A study of hospital records in South Africa (Rippey and Rippey 1984) for the years 1959 to 1970 found that CMM was almost six times more common in whites than in blacks. For both sexes combined, the incidence per 100,000 was 6.2 for whites and 1.1 for blacks. By sex, the difference between races remained, but the ratio of white to black was about 13 to 1 for males (5.3/0.4), whereas for females it was only about 4 to 1 (7.0/1.7). These racial differences are consistent with patterns elsewhere in the world, but the incidence rates may not be representative of the true South African rates, particularly for blacks, since there are no reliable population estimates for this racial group.

In 1968, Kiryabwire et al. reported an incidence rate of 1.5/100,000 for melanoma in Uganda based on 152 cases diagnosed during 1963 to 1966. These cases were likely to be black because the author stated in the introduction that CMM is not just "a condition of the white races" and that he would refute this "impression on world-wide statistical analysis."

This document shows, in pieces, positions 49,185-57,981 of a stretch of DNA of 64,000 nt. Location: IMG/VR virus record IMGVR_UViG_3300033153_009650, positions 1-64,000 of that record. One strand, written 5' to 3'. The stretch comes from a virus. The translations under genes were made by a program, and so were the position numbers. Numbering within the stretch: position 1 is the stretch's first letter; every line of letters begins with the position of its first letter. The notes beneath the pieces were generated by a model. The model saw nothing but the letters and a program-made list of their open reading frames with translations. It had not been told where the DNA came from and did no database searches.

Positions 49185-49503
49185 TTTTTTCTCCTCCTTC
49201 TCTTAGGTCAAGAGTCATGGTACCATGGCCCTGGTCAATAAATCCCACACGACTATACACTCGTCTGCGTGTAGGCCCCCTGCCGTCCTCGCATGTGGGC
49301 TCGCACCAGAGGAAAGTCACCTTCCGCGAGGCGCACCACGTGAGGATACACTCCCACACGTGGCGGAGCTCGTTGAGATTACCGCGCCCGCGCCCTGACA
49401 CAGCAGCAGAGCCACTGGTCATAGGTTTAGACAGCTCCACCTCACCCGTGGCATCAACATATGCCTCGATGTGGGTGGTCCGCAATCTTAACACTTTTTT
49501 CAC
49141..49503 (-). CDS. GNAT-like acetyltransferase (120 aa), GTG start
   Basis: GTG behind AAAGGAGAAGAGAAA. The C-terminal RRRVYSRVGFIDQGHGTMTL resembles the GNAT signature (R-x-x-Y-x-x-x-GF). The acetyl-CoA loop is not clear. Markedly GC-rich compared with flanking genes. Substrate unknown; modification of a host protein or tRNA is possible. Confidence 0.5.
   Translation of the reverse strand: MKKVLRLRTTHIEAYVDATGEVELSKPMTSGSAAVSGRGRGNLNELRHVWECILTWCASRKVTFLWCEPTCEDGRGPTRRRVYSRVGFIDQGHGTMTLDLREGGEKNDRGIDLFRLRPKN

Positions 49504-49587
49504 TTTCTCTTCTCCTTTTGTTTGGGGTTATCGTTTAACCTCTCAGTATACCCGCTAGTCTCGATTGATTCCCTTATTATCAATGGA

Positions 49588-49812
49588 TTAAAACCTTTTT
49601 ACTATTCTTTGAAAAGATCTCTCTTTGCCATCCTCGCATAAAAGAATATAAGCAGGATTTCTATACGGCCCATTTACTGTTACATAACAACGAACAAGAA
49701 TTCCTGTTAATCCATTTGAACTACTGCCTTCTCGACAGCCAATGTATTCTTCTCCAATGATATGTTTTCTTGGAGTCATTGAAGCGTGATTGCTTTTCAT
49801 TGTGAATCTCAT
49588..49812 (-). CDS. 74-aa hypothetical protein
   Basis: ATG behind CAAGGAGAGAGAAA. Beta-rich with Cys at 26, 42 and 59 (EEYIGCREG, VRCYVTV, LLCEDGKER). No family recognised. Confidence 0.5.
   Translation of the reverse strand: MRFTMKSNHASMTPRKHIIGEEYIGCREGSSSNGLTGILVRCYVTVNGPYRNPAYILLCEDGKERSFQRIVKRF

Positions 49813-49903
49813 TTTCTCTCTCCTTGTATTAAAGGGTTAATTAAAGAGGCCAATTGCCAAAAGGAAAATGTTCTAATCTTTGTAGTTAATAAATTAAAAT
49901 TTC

Another African study reported on a population of mixed races in Sudan (Malik et al. 1974) based on a review of records from two laboratories providing histopathology services for the country. The population was reported to be Arabic, Hamitic, and Semitic, with a variable admixture of Negroid blood. The southern Sudan, where the population is almost exclusively Negroid, had a lower proportion of CMM diagnoses than in other parts of the Sudan. Fifty-two percent of the melanomas occurred in patients from two provinces in the western part of northern Sudan, an area which ethnically is "a mixture of Arabs and Negroids with some preponderance of the latter." CMM incidence rates were not calculated due to factors prevalent in many third world countries, e.g., disparity in availability of medical services and diagnostic facilities in different parts of the country, inadequate health certification, and failure to seek medical attention due to ignorance or shyness in segments of the population.